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How State and Local Construction Dollars Are Spent

The following article was posted on the website of Governing Magazine. It is reposted here with the permission of the author. You may read the original article, with interactive tables and graphs, here.

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Governing
by | September 2, 2015
Spending on highways and roads is the single largest category. (Washington State Department of Transportation)
Spending on highways and roads is the single largest category. (Washington State Department of Transportation)

Construction of roads, schools, health-care facilities and other public infrastructure represent a major source of spending for state and local governments.

Updated data published by the U.S. Census Bureau suggests total spending on construction for both the public and private sectors has accelerated this year, with annual spending rates reaching the highest levels since early 2008. States and localities, which collectively spent an estimated $252 billion last year, are also investing more in public infrastructure this year.

Looking back further, state and local construction spending climbed significantly in the years leading up to the Great Recession. Federal Recovery Act funds then further helped support projects in 2010 and 2011. But, by late 2012, inflation-adjusted state and local spending was hovering around 10-year lows. (See chart below.)

The Census Bureau’s monthly figures — published as annual rates — represent how much spending occurs over a full year instead of a single month. Each monthly figure is seasonally adjusted and then multiplied by 12 for an annual rate. Data covers construction of new structures or improvements “put in place” in a given month, regardless of when contractors actually receive payments or when a project began.

Construction spending covers a broad range of various sectors of state and local government. Here are a few of the more notable trends:

Road and highway construction

Spending on highway and street infrastructure totaled more than $83 billion last year, or approximately a third of total construction spending nationally. This spending category, which includes everything from pavement to rest area facilities, is the single largest of any for which the Census Bureau reports data.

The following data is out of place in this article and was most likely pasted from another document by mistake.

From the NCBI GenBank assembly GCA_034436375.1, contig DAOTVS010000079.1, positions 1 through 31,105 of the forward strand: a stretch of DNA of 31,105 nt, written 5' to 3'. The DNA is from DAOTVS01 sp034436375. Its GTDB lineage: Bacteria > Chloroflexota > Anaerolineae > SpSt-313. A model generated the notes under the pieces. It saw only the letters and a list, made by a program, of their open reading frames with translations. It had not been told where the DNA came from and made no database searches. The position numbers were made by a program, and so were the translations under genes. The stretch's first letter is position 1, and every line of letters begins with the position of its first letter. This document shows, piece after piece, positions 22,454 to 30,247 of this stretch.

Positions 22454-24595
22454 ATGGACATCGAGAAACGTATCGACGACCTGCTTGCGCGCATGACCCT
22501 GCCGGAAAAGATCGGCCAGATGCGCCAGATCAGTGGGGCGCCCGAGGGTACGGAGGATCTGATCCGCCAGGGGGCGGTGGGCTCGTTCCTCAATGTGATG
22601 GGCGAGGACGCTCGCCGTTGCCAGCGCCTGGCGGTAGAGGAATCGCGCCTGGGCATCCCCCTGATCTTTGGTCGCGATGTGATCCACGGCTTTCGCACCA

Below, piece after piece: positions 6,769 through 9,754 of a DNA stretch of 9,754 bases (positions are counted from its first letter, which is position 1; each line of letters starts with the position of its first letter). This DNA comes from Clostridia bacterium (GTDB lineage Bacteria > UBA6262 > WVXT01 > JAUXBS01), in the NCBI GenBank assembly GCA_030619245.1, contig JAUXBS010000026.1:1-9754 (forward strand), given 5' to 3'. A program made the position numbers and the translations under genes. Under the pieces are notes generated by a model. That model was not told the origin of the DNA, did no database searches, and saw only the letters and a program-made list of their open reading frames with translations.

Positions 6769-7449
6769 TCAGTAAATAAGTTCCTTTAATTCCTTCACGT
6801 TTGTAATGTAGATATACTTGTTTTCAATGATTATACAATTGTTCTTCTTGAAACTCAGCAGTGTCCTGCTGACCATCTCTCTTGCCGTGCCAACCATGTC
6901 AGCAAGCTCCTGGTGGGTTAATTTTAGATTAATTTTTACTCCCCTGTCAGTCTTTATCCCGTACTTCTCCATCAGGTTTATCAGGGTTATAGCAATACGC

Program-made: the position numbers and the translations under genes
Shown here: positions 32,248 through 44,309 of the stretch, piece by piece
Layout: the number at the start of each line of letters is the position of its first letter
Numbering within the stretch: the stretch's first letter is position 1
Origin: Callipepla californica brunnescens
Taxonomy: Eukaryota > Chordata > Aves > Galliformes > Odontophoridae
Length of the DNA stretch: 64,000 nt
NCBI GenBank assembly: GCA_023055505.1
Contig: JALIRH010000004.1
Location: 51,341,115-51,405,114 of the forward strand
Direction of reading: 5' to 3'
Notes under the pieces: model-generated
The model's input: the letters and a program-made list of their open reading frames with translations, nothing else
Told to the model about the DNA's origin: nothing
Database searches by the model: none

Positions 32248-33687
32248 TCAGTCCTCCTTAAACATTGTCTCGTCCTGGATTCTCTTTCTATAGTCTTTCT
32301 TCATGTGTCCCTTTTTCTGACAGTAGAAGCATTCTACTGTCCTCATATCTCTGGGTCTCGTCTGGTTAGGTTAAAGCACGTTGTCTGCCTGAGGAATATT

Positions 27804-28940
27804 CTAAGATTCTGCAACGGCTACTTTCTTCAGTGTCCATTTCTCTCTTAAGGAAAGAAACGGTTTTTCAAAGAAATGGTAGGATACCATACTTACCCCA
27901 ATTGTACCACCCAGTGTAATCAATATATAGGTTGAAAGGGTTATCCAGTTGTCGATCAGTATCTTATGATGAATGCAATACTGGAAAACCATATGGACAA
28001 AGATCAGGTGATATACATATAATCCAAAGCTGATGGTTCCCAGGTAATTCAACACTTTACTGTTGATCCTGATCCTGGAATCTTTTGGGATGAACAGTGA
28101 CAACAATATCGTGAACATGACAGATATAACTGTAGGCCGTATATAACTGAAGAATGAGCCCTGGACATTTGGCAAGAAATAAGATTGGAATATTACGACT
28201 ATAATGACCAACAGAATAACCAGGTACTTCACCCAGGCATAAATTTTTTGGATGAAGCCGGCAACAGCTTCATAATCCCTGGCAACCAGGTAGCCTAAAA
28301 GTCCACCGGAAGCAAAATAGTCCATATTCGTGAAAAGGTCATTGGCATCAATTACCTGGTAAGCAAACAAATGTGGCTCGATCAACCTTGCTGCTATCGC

One area that’s seen significantly more investment is bridges. Data suggests a steady increase in spending dating back to early 2006.State and Local Bridge Construction

 

Education construction

Spending on education facilities makes up the next-largest segment of state and local construction costs. Primary and secondary education construction projects peaked in 2009, and they’ve since plummeted to the lowest levels since 1997. Spending for colleges and universities also took a nosedive in the aftermath of the recession, but has enjoyed strong growth over the past year.

State and Local Education Construction

 

 

 

 

 

 

 

 

 

 

 

Corrections construction

Census estimates further suggest governments are spending less money on construction for jails and prisons. Outlays have followed a steady downward path over the past three years.State and Local Corrections Construction Spending

 

 

 

 

 

 

 

 

 

 

 

Sports facility construction

Spending on sports facilities represents a small, but often controversial, area of public spending. Along with expensive new sports stadiums, this spending category includes smaller projects, such as outdoor courts and swimming pools (but not those for school facilities). Current spending levels are nowhere near where they were in the late 1990s and early 2000s. Data does suggest, though, that spending on sports projects has started to rebound recently.

State and Local Sports Construction

State and Local Government Construction Spending by Type

Select a category to view current and historical trends in construction spending for state and local governments. See the Census Bureau’s website for a detailed list of definitions for each spending category.

State and Local Government Construction Spending

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